SAN FRANCISCO — The creators of online home-valuation service Zillow learned the same lesson that many innovators and entrepreneurs before them have learned: real estate is difficult, it’s local and it’s not the travel industry.
Co-founders Rich Barton and Lloyd Frink shared 10 lessons they’ve learned since entering the real estate industry with the launch of Zillow earlier this year, and recalled well-known words of wisdom from Dave Liniger, co-founder and chairman of RE/MAX International.
Years ago, Liniger said that to be successful you can’t show up to the potluck with just a fork. At the time, there were companies attempting to do just that by simply taking real estate data compiled by multiple listing services and using it to make money from brokers, agents and others without adding value.
“We want to show up with stuff that we can bring to the industry,” Barton, CEO of Zillow, told a crowd of attendees Wednesday at Inman News‘ Real Estate Connect conference.
Zillow, which launched in beta, or test, form in February, has attracted a lot of interest with its home-value estimation service. The Seattle company this week announced another $25 million in investor funding, giving it a total of $57 million in venture capital to back up its mission to make home-valuation information available for free to consumers on the Internet.
Among other lessons the company’s founders have learned is “If you love it, set it free,” which they say is why they have decided to allow industry Web sites to display Zillow’s home-value estimates in exchange for a link back to Zillow.com. The company’s anchor partner in this is Yahoo!, which has incorporated a home-value estimate button on its search and real estate portals.
Frink also noted another service the company is launching called “Z mobile,” in which people can send an e-mail to firstname.lastname@example.org with an address in it and within minutes they will receive a Zillow estimate, or “Zestimate” of that home’s value. About 1,100 e-mails were sent to the Zillow service within minutes of announcing the service, company representatives said.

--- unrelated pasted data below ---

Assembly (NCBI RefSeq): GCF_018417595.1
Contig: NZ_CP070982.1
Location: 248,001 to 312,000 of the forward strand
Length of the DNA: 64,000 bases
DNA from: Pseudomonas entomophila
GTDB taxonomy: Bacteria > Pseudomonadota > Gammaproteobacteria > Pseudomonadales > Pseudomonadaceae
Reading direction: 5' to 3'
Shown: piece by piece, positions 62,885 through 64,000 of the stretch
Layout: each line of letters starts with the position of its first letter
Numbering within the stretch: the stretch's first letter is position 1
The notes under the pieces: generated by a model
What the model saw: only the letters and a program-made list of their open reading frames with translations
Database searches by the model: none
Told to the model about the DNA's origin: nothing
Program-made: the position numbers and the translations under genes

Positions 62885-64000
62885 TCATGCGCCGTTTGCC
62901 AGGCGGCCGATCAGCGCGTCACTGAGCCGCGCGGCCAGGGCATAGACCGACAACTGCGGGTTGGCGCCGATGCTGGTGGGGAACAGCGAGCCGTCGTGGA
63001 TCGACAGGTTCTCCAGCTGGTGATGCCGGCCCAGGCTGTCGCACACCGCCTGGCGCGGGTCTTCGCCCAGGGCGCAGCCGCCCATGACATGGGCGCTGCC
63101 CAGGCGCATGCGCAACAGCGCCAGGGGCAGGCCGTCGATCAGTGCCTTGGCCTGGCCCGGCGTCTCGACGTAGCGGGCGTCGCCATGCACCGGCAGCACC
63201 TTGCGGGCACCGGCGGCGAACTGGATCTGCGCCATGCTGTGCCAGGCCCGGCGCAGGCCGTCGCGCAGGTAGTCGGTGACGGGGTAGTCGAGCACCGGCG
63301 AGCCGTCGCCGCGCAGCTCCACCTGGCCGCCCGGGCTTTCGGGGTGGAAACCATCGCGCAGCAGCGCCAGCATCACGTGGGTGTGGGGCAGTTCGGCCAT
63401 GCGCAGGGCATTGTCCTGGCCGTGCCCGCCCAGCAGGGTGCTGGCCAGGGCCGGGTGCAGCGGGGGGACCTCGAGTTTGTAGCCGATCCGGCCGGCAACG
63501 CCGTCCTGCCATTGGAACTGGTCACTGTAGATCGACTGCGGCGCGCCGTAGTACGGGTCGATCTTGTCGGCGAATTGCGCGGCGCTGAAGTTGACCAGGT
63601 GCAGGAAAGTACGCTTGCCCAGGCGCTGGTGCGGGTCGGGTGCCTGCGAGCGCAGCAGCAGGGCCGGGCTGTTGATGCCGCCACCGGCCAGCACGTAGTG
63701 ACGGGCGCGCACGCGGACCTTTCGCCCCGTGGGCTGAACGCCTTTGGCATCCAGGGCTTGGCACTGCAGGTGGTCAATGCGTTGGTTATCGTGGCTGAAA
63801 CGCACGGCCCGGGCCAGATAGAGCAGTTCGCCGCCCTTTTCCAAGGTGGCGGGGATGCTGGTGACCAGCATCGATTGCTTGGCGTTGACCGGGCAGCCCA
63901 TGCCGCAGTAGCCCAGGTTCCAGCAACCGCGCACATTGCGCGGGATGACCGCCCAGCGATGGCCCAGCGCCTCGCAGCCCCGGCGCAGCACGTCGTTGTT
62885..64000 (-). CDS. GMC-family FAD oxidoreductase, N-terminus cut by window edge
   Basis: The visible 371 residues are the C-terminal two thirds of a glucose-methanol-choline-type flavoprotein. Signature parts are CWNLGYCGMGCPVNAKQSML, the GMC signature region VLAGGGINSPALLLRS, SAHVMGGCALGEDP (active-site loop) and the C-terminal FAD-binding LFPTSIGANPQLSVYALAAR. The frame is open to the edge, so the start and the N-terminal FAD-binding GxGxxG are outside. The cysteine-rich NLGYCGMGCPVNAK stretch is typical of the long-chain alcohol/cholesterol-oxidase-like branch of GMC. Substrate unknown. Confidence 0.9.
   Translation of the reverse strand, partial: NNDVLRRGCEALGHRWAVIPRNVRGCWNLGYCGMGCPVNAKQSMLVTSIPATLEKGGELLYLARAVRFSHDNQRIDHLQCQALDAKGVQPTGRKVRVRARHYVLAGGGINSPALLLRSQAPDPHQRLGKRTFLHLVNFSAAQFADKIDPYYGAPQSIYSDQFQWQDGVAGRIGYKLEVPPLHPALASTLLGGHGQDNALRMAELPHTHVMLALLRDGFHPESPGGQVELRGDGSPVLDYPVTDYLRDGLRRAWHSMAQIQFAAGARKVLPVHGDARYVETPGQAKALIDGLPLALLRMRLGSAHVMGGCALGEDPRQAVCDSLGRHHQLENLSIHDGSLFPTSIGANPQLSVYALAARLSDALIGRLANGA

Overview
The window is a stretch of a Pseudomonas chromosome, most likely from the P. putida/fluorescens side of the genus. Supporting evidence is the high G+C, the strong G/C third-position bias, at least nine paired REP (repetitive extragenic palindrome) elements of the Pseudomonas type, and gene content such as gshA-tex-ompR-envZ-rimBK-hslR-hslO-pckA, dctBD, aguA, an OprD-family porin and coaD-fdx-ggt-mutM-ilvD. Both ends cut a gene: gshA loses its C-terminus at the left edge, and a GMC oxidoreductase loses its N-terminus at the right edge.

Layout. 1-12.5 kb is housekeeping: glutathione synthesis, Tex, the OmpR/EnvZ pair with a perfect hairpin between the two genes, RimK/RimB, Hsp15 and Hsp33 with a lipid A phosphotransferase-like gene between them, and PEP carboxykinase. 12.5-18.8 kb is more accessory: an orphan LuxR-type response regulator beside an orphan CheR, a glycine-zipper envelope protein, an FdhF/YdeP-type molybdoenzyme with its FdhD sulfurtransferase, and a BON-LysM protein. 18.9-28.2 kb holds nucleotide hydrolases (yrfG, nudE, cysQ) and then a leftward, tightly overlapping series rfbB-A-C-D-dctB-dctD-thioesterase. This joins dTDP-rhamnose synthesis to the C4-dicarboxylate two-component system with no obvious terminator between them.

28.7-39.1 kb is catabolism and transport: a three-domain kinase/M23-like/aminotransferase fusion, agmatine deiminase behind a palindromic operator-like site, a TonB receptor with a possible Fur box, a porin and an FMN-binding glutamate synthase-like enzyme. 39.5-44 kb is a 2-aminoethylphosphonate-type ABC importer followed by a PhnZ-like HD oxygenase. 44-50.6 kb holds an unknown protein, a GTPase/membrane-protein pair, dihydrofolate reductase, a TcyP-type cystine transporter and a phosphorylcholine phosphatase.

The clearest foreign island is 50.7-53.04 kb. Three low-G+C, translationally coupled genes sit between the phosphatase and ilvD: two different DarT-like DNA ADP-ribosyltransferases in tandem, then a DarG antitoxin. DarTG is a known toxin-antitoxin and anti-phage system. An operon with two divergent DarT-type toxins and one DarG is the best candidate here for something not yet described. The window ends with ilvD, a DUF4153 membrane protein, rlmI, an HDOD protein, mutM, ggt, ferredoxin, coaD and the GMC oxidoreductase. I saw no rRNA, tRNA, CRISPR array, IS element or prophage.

Barton and Frink, who is president of the company, also said they’ve learned that advertising is their business, not commissions. Zillow operates on an advertising model, with companies buying traditional online ads and incorporating Google AdWords into the site.
“Commissions are not our business,” said Barton. “We do not nor plan to ever collect a commission on a transaction.” And if someone were to ask Barton what he thinks will happen with traditional agent commission models going forward, he said the answer is “I do not know.”
Instead, the real opportunity for Zillow is in online advertising, where billions more dollars are expected to migrate in coming years.
Barton and Frink helped create online travel giant Expedia, and many have speculated that they would try to disintermediate the real estate industry much like travel Web services eliminated a lot of middlemen in that industry. But “real estate is not travel,” Barton said. “Real estate is not an e-commerce category. It will never be common practice to see a ‘Buy It Now’ button” for houses like items on eBay.
Real estate is much more difficult a transaction than buying a book or plush toy as the duo learned when they experimented with trying to sell a home auction-style about a year ago. They spent about $20,000 marketing the house, Frink said, and held open houses and other traditional marketing for a home sale. “Everyone knew about this house and then no one came to the auction to bid…We learned that maybe auctions are not going to work for every home.”
Barton commented that to “geeks” like him and his partner, anything involving a whole lot of data seems like a solvable problem. And another one of the lessons they learned since launching is that consumers have a large appetite for this data. Zillow launched with two terabytes of data on properties across the country and the site quickly soared to the top 10 most highly trafficked real estate sites on the Internet.
Despite the anticipation and fear that’s been built up around Zillow, the founders appear keen on working with industry professionals. “We’ve been very humbled by the industry,” Barton said.